“Close to 50 million of our fellow citizens are hungry. Almost 17 million of them are children,” Congressman Jim McGovern (D-MA) told a standing room only audience. He came to Trinity’s campus on September 29 to address “Hunger in the U.S.” and he discussed solutions to hunger and poverty. His talk was sponsored by the Billiart Center for Social Justice at Trinity and students, faculty, staff and SNDs in the Trinity community gathered to hear the Congressman’s powerful remarks. “Hunger is relatively solvable,” he said, “if we had the political will to do it. …Trillions of dollars are spent on wars, but ‘we’re broke’ is the response on relief of hunger.” Watch his full remarks here.
Congressman McGovern is engaged deeply in work for social justice and human rights. He has a particular concern for those who are hungry and works to preserve federal programs which assist people in poverty. He is one of a few members of Congress who tried to live on food stamps for a month. This past summer he spent an overnight in a homeless shelter in Worcester, Massachusetts, to see what life is like for the guests of a shelter. (He slept on a couch so as not to take a cot that could be used by a guest.) Because of actions like these, and his rigorous political analysis, he is esteemed by many in his district and beyond.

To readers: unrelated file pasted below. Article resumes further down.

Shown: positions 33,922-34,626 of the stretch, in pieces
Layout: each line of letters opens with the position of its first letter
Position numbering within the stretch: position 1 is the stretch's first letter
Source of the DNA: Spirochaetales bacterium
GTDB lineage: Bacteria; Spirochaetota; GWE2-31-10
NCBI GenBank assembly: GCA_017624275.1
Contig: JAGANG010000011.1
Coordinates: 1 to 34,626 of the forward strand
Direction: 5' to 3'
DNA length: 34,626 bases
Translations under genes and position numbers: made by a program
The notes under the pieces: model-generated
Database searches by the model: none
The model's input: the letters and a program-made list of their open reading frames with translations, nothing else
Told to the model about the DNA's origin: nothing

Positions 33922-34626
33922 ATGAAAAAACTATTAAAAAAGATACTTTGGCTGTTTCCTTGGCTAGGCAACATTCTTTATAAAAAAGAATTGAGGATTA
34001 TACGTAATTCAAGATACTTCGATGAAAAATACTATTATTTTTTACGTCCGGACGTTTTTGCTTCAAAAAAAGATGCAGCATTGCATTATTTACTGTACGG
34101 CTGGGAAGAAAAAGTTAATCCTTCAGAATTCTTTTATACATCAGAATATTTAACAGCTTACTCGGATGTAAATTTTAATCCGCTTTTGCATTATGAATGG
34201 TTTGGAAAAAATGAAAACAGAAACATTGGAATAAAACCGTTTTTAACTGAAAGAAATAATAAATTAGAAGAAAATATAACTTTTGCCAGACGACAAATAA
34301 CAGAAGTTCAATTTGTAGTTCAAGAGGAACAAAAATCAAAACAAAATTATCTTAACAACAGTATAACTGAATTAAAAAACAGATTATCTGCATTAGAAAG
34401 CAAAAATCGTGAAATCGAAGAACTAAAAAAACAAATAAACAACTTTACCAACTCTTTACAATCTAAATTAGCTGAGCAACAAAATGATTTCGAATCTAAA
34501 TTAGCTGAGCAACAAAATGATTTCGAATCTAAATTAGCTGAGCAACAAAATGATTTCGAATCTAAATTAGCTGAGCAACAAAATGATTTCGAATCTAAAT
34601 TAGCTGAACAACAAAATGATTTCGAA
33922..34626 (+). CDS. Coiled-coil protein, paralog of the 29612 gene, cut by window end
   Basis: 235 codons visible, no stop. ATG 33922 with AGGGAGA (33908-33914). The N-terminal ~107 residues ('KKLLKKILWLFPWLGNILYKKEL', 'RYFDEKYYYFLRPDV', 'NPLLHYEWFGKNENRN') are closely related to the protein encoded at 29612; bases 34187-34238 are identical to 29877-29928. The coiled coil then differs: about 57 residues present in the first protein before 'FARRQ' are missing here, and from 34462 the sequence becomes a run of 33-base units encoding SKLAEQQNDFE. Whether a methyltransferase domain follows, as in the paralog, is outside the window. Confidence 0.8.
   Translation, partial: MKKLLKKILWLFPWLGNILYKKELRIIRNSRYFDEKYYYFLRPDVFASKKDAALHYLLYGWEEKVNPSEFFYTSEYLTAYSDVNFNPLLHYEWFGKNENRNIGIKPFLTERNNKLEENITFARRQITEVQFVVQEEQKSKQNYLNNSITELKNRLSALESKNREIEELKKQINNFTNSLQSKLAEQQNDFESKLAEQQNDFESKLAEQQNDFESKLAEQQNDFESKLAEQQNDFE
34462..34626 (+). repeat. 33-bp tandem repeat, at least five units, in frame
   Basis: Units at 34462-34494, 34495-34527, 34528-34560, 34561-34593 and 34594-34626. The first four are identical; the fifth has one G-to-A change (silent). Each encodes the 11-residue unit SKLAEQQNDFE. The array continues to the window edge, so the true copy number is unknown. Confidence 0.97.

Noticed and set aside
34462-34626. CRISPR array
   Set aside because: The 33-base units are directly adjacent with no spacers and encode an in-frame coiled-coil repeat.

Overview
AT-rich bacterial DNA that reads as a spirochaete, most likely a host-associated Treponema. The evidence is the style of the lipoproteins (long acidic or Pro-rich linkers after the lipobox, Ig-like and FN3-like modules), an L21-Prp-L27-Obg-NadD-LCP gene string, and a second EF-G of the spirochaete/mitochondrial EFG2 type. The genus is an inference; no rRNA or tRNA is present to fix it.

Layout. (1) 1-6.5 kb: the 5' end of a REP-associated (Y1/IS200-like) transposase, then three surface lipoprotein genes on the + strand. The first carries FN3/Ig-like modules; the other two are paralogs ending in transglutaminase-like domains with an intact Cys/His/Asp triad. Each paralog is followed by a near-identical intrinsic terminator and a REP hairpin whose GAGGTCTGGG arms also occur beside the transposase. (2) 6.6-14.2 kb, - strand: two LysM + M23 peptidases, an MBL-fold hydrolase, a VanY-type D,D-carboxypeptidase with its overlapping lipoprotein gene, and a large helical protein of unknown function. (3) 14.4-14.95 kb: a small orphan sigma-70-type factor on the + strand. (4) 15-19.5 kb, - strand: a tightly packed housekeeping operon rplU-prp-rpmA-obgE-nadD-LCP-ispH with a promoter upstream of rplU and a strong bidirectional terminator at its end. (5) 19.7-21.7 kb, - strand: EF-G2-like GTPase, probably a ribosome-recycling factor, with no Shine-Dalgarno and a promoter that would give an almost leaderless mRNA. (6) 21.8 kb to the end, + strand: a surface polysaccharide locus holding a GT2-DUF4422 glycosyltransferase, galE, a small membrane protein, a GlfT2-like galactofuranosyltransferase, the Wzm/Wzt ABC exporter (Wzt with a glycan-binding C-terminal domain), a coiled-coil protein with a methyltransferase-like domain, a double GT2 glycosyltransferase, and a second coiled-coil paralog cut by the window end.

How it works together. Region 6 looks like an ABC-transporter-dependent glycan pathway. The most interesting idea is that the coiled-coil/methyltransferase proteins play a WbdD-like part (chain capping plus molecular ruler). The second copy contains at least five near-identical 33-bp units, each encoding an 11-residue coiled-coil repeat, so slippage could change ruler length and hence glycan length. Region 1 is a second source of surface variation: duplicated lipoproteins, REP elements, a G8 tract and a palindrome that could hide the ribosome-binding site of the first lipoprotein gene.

Since his election in 1996, Congressman Jim McGovern has been widely recognized as a tenacious advocate for his district, a tireless crusader for change, and an unrivaled supporter for social justice and fundamental human rights. Currently serving his ninth term in Congress, McGovern serves as the second ranking Democrat on the powerful House Rules Committee, which sets the terms for debate and amendments on most legislation; and a member of the House Agriculture Committee. In those roles, McGovern has secured millions of dollars in federal grants and assistance for Massachusetts. McGovern is also co-chair of both the Tom Lantos Human Rights Commission and the House Hunger Caucus. He also serves as Co-Chair of the Northeast Midwest Congressional Coalition. Over the past 16 years, McGovern has consistently delivered millions of dollars for jobs, vital local and regional projects, small businesses, public safety, regional and mass transportation projects, and affordable housing around Massachusetts. McGovern has authored important legislation to increase Pell Grant funding to allow more students access to higher education; to provide funds to preserve open space in urban and suburban communities; and to give tax credits to employers who pay the salaries of their employees who are called up to active duty in the Guard and Reserves. A strong proponent of healthcare reform, his legislative efforts included reducing the cost of home health care, giving patients the dignity to be cared for in their own homes with the help of medical professionals. McGovern voted against the initial authorization of force in Iraq in 2002, and has been among the most prominent Congressional voices on the wars in Iraq and Afghanistan. McGovern introduced a bipartisan, bicameral bill calling for a flexible timetable for withdrawal of troops from Afghanistan as a matter of national security and fiscal responsibility. McGovern has also taken a leadership role in the fight against hunger at home and abroad, successfully expanding the McGovern-Dole International Food for Education and Child Nutrition Program, which helps alleviate child hunger and poverty by providing nutritious meals to children in schools in the world’s poorest countries. McGovern is one of the leading voices in Congress fighting to overturn Citizens United, and has become one of the main advocates in the fight against corporate personhood. Before his election to Congress, McGovern spent 14 years working as a senior aide for the late U.S. Representative John Joseph Moakley (D-South Boston), former dean of the Massachusetts delegation and Chairman of the House Rules Committee. In 1989, McGovern was the lead investigator on the Moakley Commission Congressional Investigation into the murders of six Jesuit priests, their housekeeper and her daughter in 1989. The investigation ultimately led to a seminal change in U.S. foreign policy towards El Salvador when determined that the Salvadoran military was implicated in the murders. That landmark determination led to future military aid from the U.S. being conditioned on an improved human rights record. Jim McGovern was born on November 20, 1959, in Worcester, the son of two successful small business owners. His two sisters are elementary school teachers in Worcester’s public school system. McGovern earned his bachelor of arts (’81) and master of public administration (’84) degrees from The American University, working his way through college by serving as an aide in the office of U.S. Senator George McGovern (D-SD). He went on to manage Senator McGovern’s 1984 Presidential campaign in Massachusetts, and delivered his nomination speech during the 1984 Democratic National Convention in San Francisco.